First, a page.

Fender amps

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Everything you need to know to buy the right Fender amp(s)!

Understanding what different Fender amps exist is not an easy task as they’ve used the same branding on an enormous amount of completely different products.

I’m going to try to avoid all that as much as possible and instead aim to give you the rundown of the best version(s) of each model.

Still, a bit of a history lesson is needed so let’s start from the beginning.

Fender started making amps for their lap steel guitars in 1946 before they’d even designed the Telecaster. These amps are nicknamed woodies as they were built using wood, without covering them in Tolex.

Three models were launched, they’re all still in production, by name that is, not by design. 


Princeton was the smallest using an 8” Jensen speaker, it produced 6 watts. There were no controls as the steel guitar had a volume knob. It didn’t even have an on/off switch, never mind a stand-by!

In 1948 it was reintroduced as the second to smallest model (the Champ had taken over the smallest bracket). The ‘48 model was covered in tweed and had a so-called TV front. It now had two preamp tubes and one 6V6. 

The next update came in 1961, now with two 6V6s, a more complex EQ, and a reverb model.

There have been many, many more models of the Princeton, solid state, with and without reverb and tremolo and different speakers.

Today there are essentially three models on the market. The ‘65 Princeton with volume, bass, treble, reverb, and tremolo. It’s not cheap, it’s not hand-wired. There’s a 10” Jensen C-10R speaker. The amp produces 15W. It’s all right but won’t blow your mind.

There’s also the ‘62 Chris Stapleton Princeton (check the playlist above as he plays the Super Bowl alone with just this amp!).

Chris’s amp has volume, tone, and tremolo. This one has an Eminence 12” Special Design speaker. It’s expensive and not easy to play, very far from a beginner’s amp. It produces 12W and you need to be pretty great in order to make it sound good.

Finally, there’s a ‘64 Custom Princeton. This is the best model. The speaker is a 10” Jensen P-10R. This model is hand-wired and puts out 12W.

It’s difficult to gig with just a Princeton if your drummer is loud but who said you should have only 1 amp? More on this later…


The Champ wasn’t part of the original Woodie lineup, instead, it came to replace the Princeton as the smallest model. And just like the Princeton, there have been plenty of variations on the theme.

Famously, Eric Clapton recorded I Shot The Sheriff and Layla using a champ. These days you can buy an Eric Clapton Tweed Vibro Champ, a ‘57 Custom Champ, and the ‘68 Custom Vibro Champ reverb. They’re all 5W, most have 8” speakers, the ‘68 has a 10”.

These are pretty cool, although more for recording as you won’t be able to hang with a drummer if you want a clean sound.

Although you could use any of these if you love the sound with a Fryette power station and whatever cab you fancy… let’s pretend this is not an option.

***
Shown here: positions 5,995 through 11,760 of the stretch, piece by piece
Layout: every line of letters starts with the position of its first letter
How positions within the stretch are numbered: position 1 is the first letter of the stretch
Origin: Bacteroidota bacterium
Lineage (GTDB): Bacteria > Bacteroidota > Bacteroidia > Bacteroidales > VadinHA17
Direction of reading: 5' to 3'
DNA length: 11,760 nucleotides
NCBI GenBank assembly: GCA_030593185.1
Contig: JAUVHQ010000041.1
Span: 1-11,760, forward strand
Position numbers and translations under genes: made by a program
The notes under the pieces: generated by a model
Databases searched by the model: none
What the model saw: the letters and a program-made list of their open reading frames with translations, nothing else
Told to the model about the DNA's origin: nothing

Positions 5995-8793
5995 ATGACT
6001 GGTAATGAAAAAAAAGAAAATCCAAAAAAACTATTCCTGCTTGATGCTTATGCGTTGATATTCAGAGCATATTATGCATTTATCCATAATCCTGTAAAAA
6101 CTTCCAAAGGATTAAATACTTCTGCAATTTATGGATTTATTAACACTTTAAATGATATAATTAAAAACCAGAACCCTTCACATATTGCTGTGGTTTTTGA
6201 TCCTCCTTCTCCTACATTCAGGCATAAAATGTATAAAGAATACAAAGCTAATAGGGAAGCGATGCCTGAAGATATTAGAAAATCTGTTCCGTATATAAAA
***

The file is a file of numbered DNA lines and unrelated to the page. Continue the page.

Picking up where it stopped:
There is a legendary Champ from the early ‘80s considered the best Champ and by some even the last great Fender amp ever built!

The amp in question is the Paul Rivera-designed Super Champ with a 10” EV force speaker. It used two 6V6s and had a lead channel. Producing 18W it should have been called a Princeton…

If you can get your hands on one of these old Super Champs, don’t hesitate, they are outstanding, record very well, and if placed high on stage work perfectly fine next to a drummer.


Let’s go back to the original woodies, that middle model was called a Deluxe, a name that has stuck, to say the least, there are so many variations on the Deluxe concept!

Essentially there are two Fender Deluxe amps to look into, the ‘57 Deluxe Tweed which is a raw sound using two 6V6s producing 12W into a 12” speaker.

The other is a blackface model with two channels, reverb and tremolo. The ‘68 Custom Deluxe Reverb produces 22W, also using a 12” speaker.

The blackface Deluxe is essentially a small step up from the Princeton. Still, if you want a clean sound standing next to a drummer, it’s not going to cut it. You’ll need a Super Champ for that, confused yet?

The magic combination that Mike Campbell uses!

My favourite guitar sound comes from Tom Petty’s side man Mike Campbell.

What Mike does, and you simply must try this as soon as possible, is combine the Princeton blackface combo, which has a 10”, with a Deluxe tweed using a 12”.

It is tricky to get the phase right, you may want to experiment with how far apart you put the amps, and maybe use a device that splits the signal and can flip the phase and sort the ground out on one of the amps (look into Lehle).

When you finally get it right, these two low-wattage amps together are a dream come true. You’ll never be forever happy with just one of them, it’s the combination that is magic.

Everything I say from here on is not going to be as good as combining a Blackface Princeton with a Tweed Deluxe. The complexity of the sound simply can’t be achieved with just one, higher-powered amp.